Matt Waldman: I still believe in those guys long-term. Good suggestion if you've soured on Anderson in Denver. 

Chris Feery: I’m completely sold on holding onto or buying Anderson in both formats. Part of his slight dip in production has coincided with a rise in productivity for the Broncos passing attack. That will balance out over the next few games, and should also open up even more opportunities for Anderson as opposing teams realize they need to shift their focus away from simply stopping Anderson.

He’s in line for a solid 2016 when all is said and done. For dynasty purposes, the shadow of Devontae Booker makes me a little nervous, but if Anderson knocks it out of the park for the rest of the way, he should guarantee himself a role regardless of Booker’s emergence.

Dave Larkin: This comes down to the game scripts, which Daniel mentioned earlier. The Broncos were forced into a pass-first approach by Cincinnati in Week 3, and Trevor Siemian answered the call. The Bengals were so fervent in stopping the Broncos rushing attack, it goes a long way to explaining Anderson's lack of success.

But I'll part ways with Daniel about Anderson's value. His skill in the red zone, combined with how well the offensive line has been playing should produce dividends very soon for impatient owners. To quote the great Cecil Lammey: Don't sweat it, you've got C.J. Anderson on your fantasy team.

Stick with him in redraft and dynasty formats. 

Matt Waldman: Let's segue from one of Cecil Lammey's faves to one of Sigmund Bloom's "guys"..."Robo-Cop" Dwayne Allen. We watched Allen force his opponent into committing a pass interference penalty in the end zone last weekend but DPIs don't give fantasy owners points.

Allen is TE21 after Week 4 and TE23 the past two weeks. What gives?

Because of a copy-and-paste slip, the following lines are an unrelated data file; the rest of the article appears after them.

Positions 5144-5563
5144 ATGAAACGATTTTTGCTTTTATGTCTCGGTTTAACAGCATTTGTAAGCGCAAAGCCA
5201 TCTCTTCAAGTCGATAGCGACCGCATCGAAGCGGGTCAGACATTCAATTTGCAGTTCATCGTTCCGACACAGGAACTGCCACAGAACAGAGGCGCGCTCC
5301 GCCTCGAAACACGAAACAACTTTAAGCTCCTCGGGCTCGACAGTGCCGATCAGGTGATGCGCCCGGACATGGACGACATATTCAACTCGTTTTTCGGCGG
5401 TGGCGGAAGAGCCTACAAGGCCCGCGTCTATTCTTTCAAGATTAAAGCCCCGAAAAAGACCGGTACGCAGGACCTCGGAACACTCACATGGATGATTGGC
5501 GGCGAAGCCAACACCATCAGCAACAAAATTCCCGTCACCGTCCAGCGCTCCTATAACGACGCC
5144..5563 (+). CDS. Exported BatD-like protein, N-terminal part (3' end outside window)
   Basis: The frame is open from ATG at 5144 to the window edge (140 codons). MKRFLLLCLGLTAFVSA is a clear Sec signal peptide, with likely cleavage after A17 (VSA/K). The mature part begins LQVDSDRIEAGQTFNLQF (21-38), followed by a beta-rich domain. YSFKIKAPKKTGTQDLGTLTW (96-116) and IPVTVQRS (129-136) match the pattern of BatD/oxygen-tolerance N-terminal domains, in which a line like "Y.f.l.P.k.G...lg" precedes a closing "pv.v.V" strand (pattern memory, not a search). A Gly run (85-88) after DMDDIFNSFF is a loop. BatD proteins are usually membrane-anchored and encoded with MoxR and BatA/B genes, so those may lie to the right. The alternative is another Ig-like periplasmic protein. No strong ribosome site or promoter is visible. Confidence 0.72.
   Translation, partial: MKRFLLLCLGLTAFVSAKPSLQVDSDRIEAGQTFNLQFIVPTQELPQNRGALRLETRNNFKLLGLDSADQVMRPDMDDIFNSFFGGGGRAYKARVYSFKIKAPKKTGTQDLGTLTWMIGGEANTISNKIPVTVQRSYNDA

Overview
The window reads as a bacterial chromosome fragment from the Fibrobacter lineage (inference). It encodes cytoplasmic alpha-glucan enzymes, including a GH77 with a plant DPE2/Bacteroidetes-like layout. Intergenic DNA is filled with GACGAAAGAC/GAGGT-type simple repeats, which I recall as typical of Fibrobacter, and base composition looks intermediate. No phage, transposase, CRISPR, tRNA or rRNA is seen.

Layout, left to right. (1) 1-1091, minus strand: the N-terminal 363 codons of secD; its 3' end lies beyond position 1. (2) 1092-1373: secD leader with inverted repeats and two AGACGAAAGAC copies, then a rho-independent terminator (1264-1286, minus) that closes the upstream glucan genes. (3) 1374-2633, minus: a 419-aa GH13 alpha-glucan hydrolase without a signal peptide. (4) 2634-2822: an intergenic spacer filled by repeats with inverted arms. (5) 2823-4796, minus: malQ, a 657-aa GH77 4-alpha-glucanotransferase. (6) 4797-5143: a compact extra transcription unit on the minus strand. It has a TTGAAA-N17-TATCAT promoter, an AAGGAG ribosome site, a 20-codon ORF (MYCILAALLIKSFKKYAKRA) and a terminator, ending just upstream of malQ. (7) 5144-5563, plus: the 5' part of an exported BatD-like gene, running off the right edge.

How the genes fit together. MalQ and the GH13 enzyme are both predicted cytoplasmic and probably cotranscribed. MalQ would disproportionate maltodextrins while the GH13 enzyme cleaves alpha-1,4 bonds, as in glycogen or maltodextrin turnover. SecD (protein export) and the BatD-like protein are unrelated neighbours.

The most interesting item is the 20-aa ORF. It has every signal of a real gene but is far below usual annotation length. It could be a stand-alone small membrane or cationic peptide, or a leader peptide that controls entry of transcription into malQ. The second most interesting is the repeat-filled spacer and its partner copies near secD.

Chris Kuczynski: Not only has he shown very little up to this point in his career due to injuries and being low man in the pecking order, but he has not taken advantage of his starting opportunities with Fleener now with the Saints and Moncrief hurt. With his average of 3 catches for 33 yards per game during the first 4 weeks, he's even been out-performed by the team's other TE Jack Doyle.

Given the circumstances—and the fact Colts have been involved in some shootouts—the opportunities are there, but Allen has been a disappointment. Hopefully, you have better options and benched Allen sooner than Week 5. He is still roster-worthy in most 12 team leagues, but sit him until he proves himself startable. He does have more value in dynasty leagues because of his age.   

Dave Larkin: The Colts offense reeks of problems, and Dwayne Allen is just one of the poor souls who has to set sail on this sinking ship. The Colts are rotating their tight ends enough to make this situation more trouble than it is worth for fantasy owners.

Andrew Luck is also not inspiring a whole lot of confidence. As many predicted before the season amid talk of an Allen breakout, he is simply more valuable to the offense as a blocker.

I would drop him for one of the up and coming options at tight end in redraft leagues. I might even consider selling in dynasty for the right price. 

Chris Feery: While many expected to see a leap from Dwayne Allen with Coby Fleener out of the picture, that simply hasn’t come to fruition. In short, it’s quite obvious that the largest amount of value he brings to the table is as a blocker.

The Colts recognize this as well, which is why we’ve seen Jack Doyle receive a similar number of targets thus far this year. There’s no reason to believe that will be changing anytime soon. Allen provides some value on a fill-in basis, but that appears to be it at this point.  

Andy Hicks: Until the Colts fix their blocking and defensive issues, I wouldn't expect him to be unleashed in the passing game.

Given previous experience from the Colts, this may be a long time coming. Allen may have a career renaissance at some point, but he is in his fifth year and his best year, by far, was his rookie season.

Even so, 8 touchdowns in 2014 masked his actual use, which was only 29 receptions. Until proven otherwise, he has name recognition only.